Seller’s Market Begging Advisors To Name Their Price
During and shortly after the financial crisis recruiting deals skyrocketed to all-time highs No longer were practice acquisitions being had in the 200’s, rather the best teams were cashing in above 300%. First Republic, Wells Fargo, and even Morgan Stanley says ‘hold my beer’. Premium deals routinely push past 350% and should you outperform on the back-end, that number can climb to 500%!
Lets take a look at valuations in context, given the downdraft in markets this week. Hitting the bid at the high isn’t easy, but understanding the current landscape should give those of you on the fence some real context
China has had an unprecedented run of growth in their economy but it is finally contracting along with massive depreciation in their equity prices. Before this correction, there was an insatiable appetite of buyers and the price paid for equity prices had little justification for valuation. The situation with financial advisors is not very different.
Financial advisors practices have also had extraordinary growth and the valuations paid by banks has reached epic proportions. A correction seems imminent. Since the lows of 2008 the US markets are up close to 250% and the corresponding assets and production of advisors’ businesses have multiplied almost in lock step. Financial advisors, just like their parent banks, are reaping the benefits of Glass Stiegel – the cross selling opportunities from core asset management services, to life insurance, to lending. Most everything has worked in an advisors favor; core fee based revenue has boomed which has been augmented by transaction revenue of alternative investments, structured notes and general trading revenue;tremendous net new assets growth with capital market booms in technology to real estate; they have witnessed one the greatest bull markets ever in fixed income and the equity markets; and there has been an explosion of loan and insurance revenue.
With the growth of advisor practices so have their valuations. Most banks have struggled to keep pace with natural attrition when hiring talented advisors to help manage the mass affluent and high net worth client. There seems to be an insatiable appetite for qualified advisors and the price paid to retain them. Whereas 1x trailing 12 production with some back-end kickers were the norm, now some advisors are seeing upwards of 200% just to walk in the door and upwards of 400% with realistic back-end kickers. Few firms can attest to owning more than 5-6% of the mass market affluent market yet they seem to place a higher and higher price paid per advisor to just maintain the status quo. Added fuel to fire, the recent bidding war for large divisions of talented brokers from Credit Suisse, Barclays and Deutsche Bank have created a frenzy not seen since 2008.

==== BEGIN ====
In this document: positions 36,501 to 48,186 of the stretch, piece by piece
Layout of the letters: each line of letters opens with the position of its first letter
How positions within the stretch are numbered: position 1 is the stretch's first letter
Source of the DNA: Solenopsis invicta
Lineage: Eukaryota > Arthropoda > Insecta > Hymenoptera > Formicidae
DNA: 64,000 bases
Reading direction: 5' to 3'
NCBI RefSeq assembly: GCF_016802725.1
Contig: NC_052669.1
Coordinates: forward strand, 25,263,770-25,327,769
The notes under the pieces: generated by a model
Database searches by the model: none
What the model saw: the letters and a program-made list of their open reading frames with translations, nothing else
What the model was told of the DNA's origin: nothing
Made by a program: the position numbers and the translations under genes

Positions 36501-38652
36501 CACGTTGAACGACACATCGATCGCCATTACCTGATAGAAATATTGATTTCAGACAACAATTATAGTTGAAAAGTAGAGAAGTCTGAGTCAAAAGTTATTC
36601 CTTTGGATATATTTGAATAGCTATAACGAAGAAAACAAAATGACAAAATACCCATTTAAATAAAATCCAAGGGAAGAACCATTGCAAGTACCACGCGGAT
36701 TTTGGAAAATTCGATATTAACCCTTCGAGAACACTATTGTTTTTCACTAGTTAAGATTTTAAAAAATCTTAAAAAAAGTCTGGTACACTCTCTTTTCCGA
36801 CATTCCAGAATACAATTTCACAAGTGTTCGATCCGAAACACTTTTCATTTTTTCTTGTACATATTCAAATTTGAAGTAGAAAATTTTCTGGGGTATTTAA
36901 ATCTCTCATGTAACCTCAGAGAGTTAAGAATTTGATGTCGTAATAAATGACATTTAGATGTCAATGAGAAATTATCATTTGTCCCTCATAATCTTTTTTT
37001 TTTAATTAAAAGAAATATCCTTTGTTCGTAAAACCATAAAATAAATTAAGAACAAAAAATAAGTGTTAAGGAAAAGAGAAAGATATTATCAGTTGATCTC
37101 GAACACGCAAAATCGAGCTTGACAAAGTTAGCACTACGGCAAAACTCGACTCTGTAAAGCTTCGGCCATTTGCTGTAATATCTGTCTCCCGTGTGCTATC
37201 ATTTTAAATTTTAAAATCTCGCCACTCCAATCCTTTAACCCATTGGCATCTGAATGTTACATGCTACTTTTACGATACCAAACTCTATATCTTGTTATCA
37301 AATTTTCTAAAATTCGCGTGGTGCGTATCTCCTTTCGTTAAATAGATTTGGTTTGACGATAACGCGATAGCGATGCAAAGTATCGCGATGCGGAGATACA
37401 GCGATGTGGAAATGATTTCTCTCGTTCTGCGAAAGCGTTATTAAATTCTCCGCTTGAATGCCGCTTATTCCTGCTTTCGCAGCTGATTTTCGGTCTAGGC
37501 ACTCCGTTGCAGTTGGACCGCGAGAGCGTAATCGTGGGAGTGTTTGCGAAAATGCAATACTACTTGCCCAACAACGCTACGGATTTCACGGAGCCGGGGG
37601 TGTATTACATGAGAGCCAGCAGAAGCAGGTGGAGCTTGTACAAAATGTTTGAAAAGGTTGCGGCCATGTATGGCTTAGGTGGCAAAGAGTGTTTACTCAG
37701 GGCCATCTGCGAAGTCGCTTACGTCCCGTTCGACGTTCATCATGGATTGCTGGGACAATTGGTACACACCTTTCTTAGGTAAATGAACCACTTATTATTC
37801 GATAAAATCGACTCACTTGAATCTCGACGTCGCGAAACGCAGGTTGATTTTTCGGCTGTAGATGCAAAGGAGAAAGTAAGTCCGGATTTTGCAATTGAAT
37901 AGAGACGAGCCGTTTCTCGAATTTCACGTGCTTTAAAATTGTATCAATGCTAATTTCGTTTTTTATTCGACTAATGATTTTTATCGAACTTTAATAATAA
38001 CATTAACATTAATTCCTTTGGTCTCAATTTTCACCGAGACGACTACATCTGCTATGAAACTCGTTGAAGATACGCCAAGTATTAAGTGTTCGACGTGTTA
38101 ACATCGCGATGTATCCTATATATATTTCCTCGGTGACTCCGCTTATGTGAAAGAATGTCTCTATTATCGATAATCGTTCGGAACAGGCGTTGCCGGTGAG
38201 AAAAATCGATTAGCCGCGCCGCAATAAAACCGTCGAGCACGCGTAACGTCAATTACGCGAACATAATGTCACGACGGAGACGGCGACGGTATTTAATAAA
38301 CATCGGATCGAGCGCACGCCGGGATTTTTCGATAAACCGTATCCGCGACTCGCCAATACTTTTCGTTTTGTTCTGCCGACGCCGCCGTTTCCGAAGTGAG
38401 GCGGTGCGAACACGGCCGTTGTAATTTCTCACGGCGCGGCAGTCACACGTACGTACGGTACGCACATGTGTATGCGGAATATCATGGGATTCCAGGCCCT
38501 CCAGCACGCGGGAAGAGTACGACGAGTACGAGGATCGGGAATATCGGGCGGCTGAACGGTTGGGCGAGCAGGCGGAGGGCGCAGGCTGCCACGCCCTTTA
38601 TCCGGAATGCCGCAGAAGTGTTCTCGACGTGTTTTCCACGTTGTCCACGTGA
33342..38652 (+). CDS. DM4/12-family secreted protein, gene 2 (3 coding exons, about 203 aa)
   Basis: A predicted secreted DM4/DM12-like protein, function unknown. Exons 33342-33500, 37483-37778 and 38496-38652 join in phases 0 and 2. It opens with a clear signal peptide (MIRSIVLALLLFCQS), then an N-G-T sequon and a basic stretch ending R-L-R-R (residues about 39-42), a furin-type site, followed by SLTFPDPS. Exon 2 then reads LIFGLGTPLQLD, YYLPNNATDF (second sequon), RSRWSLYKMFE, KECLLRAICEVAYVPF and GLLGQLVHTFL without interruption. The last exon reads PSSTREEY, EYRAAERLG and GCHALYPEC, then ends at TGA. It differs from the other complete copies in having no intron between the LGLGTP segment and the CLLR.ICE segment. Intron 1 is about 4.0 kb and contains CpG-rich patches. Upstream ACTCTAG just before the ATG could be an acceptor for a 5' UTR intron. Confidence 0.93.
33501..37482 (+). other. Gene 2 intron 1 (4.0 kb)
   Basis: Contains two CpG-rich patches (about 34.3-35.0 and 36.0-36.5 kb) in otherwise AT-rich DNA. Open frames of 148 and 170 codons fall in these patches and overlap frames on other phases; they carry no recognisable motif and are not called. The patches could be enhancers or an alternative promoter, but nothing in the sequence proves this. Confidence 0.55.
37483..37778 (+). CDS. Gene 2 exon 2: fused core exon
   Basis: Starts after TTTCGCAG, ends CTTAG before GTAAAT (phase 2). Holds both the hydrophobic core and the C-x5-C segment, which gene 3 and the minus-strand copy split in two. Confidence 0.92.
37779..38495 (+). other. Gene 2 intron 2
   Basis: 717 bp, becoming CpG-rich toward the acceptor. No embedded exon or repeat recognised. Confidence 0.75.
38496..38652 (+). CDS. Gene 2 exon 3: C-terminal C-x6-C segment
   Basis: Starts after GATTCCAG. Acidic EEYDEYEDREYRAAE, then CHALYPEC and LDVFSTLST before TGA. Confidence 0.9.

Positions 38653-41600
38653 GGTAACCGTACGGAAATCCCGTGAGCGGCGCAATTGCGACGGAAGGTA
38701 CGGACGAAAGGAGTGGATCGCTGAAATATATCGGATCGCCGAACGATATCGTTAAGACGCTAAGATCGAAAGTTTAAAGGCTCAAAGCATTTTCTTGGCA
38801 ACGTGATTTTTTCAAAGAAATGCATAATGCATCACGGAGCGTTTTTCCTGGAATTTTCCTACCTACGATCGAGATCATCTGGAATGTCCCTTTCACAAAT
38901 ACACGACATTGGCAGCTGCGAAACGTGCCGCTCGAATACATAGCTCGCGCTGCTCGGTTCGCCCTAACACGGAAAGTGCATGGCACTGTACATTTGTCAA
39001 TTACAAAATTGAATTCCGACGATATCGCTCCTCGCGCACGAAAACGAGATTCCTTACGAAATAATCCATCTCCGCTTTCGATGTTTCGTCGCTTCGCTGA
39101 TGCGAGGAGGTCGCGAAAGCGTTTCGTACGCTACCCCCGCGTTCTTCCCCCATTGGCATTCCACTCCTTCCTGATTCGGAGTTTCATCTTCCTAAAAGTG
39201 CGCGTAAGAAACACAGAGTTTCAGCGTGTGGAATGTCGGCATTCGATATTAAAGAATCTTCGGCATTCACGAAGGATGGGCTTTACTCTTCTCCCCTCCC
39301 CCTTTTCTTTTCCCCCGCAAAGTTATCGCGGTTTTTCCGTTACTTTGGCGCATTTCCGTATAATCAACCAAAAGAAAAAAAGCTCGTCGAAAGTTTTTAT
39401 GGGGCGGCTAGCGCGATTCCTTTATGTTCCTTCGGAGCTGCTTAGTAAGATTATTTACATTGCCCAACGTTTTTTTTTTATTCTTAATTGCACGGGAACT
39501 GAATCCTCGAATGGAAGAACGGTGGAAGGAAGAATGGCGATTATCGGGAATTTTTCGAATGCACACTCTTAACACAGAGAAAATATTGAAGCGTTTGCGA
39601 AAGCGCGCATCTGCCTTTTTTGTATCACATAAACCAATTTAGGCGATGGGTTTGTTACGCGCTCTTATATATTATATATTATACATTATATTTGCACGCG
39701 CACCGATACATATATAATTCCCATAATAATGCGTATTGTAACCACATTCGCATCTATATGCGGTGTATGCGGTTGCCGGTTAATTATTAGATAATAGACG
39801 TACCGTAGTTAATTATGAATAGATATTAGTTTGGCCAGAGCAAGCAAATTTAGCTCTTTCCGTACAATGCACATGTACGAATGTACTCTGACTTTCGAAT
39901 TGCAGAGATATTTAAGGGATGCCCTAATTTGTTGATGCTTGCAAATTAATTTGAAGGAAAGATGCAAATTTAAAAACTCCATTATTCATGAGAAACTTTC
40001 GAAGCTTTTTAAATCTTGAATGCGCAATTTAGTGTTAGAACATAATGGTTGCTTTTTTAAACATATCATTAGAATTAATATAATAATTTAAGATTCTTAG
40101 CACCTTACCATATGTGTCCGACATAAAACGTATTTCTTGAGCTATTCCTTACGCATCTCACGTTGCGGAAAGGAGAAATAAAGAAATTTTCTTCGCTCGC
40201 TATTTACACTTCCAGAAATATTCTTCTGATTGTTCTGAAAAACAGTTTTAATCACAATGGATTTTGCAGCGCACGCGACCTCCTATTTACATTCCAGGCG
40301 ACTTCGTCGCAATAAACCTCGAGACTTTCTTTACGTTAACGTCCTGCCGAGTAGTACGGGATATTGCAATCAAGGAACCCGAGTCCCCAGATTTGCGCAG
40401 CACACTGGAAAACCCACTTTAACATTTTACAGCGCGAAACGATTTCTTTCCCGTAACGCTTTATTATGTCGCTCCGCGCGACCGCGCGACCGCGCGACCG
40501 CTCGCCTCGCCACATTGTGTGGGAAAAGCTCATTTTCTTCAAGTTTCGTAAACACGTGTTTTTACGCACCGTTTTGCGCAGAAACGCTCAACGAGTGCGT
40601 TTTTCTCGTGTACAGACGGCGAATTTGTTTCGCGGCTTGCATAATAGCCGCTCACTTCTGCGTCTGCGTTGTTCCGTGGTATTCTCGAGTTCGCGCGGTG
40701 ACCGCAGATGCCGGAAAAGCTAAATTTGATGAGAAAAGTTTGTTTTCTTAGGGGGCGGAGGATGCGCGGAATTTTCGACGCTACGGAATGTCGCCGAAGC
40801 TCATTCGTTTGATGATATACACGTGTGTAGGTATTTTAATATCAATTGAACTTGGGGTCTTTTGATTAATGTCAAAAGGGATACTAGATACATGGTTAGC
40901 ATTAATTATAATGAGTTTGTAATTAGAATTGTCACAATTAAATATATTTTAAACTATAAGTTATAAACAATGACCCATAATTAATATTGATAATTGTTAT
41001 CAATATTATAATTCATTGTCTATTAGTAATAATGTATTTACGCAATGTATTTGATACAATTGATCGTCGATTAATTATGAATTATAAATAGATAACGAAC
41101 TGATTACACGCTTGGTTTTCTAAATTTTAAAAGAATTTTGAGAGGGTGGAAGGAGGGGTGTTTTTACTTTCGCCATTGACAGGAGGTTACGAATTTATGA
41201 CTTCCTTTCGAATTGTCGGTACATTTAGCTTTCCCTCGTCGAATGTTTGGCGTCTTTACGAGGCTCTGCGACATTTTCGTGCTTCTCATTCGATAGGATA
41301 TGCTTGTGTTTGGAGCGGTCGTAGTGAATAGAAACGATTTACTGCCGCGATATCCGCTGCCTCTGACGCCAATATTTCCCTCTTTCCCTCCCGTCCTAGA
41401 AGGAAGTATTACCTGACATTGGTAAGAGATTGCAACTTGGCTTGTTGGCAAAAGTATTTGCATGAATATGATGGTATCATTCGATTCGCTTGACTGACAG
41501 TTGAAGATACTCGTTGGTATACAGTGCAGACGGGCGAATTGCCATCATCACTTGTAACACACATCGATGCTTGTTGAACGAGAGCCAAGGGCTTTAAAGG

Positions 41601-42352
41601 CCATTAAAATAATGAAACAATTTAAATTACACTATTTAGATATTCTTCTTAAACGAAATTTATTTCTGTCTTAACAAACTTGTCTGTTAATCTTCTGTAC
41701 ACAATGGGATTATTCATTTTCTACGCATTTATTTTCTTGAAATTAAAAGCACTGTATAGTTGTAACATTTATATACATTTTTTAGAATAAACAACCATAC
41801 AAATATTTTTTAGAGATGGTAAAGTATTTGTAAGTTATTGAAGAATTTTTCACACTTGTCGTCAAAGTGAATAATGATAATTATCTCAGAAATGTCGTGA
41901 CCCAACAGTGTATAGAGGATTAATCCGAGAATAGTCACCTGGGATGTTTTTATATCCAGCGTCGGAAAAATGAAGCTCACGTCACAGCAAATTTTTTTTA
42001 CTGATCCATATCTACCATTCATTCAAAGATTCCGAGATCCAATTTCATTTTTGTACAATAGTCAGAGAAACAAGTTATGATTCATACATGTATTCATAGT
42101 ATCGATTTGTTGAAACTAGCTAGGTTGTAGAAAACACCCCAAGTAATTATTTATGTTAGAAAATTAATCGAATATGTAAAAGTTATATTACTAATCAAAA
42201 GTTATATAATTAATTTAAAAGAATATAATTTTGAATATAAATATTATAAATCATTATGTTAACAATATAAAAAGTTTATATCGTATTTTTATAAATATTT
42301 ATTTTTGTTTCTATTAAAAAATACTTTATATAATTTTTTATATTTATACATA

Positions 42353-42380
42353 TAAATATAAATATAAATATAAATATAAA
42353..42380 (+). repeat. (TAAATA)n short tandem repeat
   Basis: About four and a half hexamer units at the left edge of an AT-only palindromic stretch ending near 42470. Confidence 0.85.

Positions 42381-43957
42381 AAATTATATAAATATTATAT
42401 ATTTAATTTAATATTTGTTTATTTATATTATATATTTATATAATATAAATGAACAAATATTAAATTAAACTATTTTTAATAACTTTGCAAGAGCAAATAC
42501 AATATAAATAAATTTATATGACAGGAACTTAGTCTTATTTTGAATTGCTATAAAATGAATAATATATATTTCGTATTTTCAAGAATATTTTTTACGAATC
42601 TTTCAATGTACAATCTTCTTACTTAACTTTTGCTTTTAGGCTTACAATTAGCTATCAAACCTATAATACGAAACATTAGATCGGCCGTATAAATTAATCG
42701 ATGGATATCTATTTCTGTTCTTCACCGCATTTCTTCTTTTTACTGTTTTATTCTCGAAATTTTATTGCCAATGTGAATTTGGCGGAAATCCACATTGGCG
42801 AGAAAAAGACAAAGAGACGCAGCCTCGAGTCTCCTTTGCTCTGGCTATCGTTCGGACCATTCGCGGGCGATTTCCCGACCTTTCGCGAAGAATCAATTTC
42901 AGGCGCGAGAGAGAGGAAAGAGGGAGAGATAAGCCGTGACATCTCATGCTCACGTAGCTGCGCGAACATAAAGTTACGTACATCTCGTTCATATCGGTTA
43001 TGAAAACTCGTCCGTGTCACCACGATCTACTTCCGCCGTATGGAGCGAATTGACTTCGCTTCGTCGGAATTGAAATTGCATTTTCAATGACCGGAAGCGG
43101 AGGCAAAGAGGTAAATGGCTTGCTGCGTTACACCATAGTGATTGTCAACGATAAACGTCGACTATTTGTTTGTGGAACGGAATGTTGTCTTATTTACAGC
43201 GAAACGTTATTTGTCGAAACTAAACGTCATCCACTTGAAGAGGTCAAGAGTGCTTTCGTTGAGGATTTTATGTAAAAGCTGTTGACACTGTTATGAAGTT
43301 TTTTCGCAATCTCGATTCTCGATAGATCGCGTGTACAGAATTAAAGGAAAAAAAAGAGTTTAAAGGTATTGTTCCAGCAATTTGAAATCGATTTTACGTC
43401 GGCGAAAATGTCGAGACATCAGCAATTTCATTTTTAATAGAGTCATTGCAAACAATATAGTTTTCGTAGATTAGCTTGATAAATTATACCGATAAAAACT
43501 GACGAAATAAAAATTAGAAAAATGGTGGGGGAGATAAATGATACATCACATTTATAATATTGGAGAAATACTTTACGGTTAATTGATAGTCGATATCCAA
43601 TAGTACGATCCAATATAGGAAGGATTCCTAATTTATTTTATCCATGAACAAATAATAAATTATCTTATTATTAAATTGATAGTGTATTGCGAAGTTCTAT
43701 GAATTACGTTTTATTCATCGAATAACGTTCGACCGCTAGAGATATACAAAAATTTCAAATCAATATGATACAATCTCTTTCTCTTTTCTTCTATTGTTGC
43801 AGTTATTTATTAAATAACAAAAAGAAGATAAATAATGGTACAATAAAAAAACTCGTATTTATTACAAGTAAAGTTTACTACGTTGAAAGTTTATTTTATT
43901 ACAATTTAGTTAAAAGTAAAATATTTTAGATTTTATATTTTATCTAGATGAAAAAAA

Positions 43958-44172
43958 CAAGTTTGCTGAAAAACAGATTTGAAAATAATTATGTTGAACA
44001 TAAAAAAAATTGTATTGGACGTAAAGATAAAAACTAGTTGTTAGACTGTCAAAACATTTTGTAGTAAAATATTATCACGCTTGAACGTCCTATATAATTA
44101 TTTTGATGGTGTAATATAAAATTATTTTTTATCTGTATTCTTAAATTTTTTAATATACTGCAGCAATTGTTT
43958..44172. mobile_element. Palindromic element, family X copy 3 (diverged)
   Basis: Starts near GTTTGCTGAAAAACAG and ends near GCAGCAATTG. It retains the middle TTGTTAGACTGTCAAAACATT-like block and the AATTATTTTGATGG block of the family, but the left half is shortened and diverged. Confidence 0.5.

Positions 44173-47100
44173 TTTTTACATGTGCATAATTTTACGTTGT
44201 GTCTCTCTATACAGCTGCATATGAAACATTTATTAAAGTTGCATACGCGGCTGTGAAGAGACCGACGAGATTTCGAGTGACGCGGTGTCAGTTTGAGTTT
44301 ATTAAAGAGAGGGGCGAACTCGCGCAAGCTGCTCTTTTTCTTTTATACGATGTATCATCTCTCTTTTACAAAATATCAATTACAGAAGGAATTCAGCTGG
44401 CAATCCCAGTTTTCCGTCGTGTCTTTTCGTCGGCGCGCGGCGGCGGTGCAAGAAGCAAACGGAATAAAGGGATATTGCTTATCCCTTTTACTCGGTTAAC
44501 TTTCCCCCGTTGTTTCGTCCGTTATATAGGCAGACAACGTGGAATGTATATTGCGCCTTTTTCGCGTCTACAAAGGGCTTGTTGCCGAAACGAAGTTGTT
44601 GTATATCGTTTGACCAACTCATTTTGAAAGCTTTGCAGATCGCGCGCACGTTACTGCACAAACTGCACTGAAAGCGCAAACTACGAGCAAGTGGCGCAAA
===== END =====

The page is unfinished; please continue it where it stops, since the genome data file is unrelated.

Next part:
However, in any market cycle, valuations cannot go up forever and most importantly, the end buyer must always make a reasonable ROI in order to make economic justification. Based on any logical math, the prices recently paid do not make rationale sense and several notable high level banking sources suggest that the biding was is over. In fact, there is an expected flood of advisors coming onto the market post the 2008 high turn of brokers with their 7 year deals coming off lockup.
Making matters worse, we are seeing Trailing 12/mos production falling off. The market has been in correction mode since the summer of 2015 and the recent contraction has been particularly severe. Banks have noted asset and revenue growth to be flat to down in 2015. Production for 2016 will be worse. Typically, private clients sell during corrections so advisor production is relatively high, but we likely will not see private clients return to the markets aggressively and will see further declines in production for a myriad of reasons; fewer IPO’s and M&A transactions; the fixed income markets are waning; structured notes and general trading revenue is slowing; the equity markets from Intl, small cap, tech, oil and gas among many sectors are getting clobbered.
The Perfect Storm is upon brokers who should heed the clear warnings. With T-12’s seemingly hitting a peek, prices paid by banks have just reached a crescendo, and an impending flood of advisors selling their books – it’s highly encouraged to begin a search. Those who wait may end up wishing they had a better life raft.
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